■ Take a pessimistic view toward optimistic forecasts — I have been traveling to China for over 32 years and I lived there for five years. I have practical, hands-on experience working there, and I have the greatest respect for the Chinese people and their capabilities. That said, there is a built-in inclination to project optimism and understate difficulties and challenges in production. Maintain a respectful and professional environment, but take their estimates about when they will be back to full production with a strong dose of skepticism. Add a little time to the forecasts so that you do not, in turn, project any unmerited optimism to your own customers.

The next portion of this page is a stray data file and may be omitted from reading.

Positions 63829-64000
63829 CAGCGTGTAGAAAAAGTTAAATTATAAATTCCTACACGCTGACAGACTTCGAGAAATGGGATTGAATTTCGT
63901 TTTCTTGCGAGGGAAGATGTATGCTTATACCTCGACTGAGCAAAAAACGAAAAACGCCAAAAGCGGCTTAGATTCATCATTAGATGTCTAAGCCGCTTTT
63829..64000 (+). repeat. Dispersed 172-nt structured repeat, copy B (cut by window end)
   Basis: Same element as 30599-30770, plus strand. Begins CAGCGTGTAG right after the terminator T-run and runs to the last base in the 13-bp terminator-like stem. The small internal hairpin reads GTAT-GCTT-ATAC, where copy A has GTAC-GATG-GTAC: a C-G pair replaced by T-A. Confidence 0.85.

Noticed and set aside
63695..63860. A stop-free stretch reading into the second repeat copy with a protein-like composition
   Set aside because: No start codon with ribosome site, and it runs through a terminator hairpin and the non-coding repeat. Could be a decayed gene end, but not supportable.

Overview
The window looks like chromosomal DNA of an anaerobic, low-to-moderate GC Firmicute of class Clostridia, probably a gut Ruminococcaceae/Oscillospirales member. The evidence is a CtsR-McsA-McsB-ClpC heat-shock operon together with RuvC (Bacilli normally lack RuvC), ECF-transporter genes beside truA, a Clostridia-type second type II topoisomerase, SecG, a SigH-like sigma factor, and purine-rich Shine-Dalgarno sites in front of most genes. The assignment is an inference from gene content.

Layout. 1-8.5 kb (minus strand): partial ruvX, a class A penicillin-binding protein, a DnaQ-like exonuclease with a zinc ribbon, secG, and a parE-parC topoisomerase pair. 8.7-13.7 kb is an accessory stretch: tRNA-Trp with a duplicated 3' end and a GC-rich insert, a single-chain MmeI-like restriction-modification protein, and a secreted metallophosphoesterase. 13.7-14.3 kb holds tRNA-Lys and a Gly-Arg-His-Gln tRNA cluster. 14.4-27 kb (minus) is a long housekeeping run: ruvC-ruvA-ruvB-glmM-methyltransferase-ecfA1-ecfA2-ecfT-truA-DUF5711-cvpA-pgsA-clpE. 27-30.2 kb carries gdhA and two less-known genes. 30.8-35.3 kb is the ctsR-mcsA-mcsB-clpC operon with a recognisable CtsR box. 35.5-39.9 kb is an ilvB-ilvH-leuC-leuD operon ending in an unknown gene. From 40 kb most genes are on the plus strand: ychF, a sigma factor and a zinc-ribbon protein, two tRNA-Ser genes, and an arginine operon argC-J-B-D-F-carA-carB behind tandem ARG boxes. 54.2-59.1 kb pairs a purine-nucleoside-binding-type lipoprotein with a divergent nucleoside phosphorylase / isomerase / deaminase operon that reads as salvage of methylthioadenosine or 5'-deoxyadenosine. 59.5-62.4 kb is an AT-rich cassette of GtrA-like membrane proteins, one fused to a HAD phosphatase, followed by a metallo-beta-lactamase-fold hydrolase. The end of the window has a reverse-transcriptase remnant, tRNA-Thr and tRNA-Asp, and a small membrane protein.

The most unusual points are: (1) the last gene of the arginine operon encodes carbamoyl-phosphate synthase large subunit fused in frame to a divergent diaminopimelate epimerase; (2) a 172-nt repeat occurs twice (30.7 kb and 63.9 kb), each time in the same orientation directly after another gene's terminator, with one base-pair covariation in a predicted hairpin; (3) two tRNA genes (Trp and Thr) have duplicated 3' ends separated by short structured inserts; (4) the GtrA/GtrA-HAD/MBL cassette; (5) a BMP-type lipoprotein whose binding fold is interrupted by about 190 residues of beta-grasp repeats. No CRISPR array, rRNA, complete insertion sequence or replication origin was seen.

■ Supply chain realignment and balancing — Consider just how many of these adverse effects of coronavirus could be avoided if critical components had multiple sources of supply spread throughout nations with equivalent labor rates and technological sophistication to China? Blue Water Growth has helped numerous clients find equivalent production at excellent prices in places like Malaysia, Thailand, the Philippines and Vietnam. For products requiring extremely high sophistication, consider also South Korea and Singapore. There are many places that have dramatically improved their production capabilities over the last two decades, that might now be fully able to deliver quality and volume at prices that are globally competitive.